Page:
11. pam kueber says:

    Ok. First person to send me a picture of a vintage set of Klackers or Kiick Klacks wins a prize to be determined by me. Must be over 14. Must be U.S. citizen located in U.S. retrorenovation [at] gmail [dot] com

  12. Martha says:

    Oh those Klackers! I’m a 1963 baby and had a set of Klackers when I was seven. They were a beautiful clear pink. That’s all I wanted to play with throughout the second grade. Wish I had a picture of them.

  13. pam kueber says:

    Very good, Frank. Send me your address, okay?

    Lawn darts: I actually impaled my brother on the leg with one of these. I was….in 3rd grade, he was in 2nd probably. Hmmm. My childhood memories are more interesting than I remembered.

    Okay, and on the klackers, I am still interested in more photos including one I can actually show on the homepage some time. So…the photo would have to “belong” to the contributor.

  14. Jean says:

    Hi everyone,
    I look back at the 60s with much feeling, good and bad. I was born in 1955 into a large Italian family who went to my Grandmothers EVERY Sunday. My parents would visit with my Aunts and Uncles and we kids would play outside. Such good memories. But I think the downside of the 60s was what happened socially in our country and it seems to have been evolving downward ever since. I yearn for the days when we could let our kids out to play and not worry, a parent was home with the kids, we didn’t have enormous houses and multiple expensive cars, etc,etc. We’ve evolved in ways that I don’t think are necessarily that great . Oh well, call me a dreamer. I’d love for the silliness and fun of lime green fishnet days.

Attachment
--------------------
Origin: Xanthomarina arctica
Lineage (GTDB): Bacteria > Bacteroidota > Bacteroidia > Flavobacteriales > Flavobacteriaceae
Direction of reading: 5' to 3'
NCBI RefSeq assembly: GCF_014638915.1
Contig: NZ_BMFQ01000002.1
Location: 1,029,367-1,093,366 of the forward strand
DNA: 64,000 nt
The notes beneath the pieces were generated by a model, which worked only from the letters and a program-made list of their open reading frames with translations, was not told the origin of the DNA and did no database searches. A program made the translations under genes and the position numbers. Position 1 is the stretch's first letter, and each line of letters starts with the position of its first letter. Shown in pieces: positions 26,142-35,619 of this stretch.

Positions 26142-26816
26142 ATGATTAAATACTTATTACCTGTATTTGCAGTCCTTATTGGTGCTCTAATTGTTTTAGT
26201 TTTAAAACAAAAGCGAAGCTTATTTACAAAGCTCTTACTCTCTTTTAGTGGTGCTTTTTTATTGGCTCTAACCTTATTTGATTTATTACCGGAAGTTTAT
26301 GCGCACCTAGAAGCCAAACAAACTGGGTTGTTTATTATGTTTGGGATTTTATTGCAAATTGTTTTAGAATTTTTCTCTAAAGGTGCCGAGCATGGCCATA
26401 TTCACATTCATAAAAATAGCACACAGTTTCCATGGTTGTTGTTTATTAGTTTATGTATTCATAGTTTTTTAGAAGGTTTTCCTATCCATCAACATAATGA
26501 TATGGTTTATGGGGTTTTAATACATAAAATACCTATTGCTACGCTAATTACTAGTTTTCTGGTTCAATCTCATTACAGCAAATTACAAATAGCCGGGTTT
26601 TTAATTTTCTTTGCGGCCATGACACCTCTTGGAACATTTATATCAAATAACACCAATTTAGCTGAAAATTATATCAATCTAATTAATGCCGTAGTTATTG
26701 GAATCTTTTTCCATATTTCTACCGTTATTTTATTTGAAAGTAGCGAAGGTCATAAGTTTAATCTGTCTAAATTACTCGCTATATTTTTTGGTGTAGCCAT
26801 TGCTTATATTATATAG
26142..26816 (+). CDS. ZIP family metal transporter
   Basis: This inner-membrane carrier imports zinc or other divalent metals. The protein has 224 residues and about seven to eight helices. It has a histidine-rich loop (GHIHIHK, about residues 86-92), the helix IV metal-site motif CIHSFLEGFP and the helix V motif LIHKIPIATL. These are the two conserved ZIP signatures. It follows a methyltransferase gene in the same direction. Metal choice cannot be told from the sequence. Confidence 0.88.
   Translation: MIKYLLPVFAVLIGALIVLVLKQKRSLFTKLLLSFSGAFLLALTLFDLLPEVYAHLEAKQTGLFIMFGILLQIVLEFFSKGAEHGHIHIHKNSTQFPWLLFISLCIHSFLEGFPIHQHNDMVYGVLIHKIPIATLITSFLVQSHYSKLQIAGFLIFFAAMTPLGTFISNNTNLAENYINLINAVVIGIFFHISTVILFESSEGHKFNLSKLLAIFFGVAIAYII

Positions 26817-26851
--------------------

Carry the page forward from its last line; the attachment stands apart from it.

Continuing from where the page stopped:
Leave a Reply

Commenting: Information

All comments are moderated, generally within 24 hours. By using this website you are agreeing to the site's >> Terms of Service, << which include commenting policies, and our >> Privacy Notice. << Before participating, read them in full.

Your email address will not be published. Required fields are marked *

This site uses Akismet to reduce spam. Learn how your comment data is processed.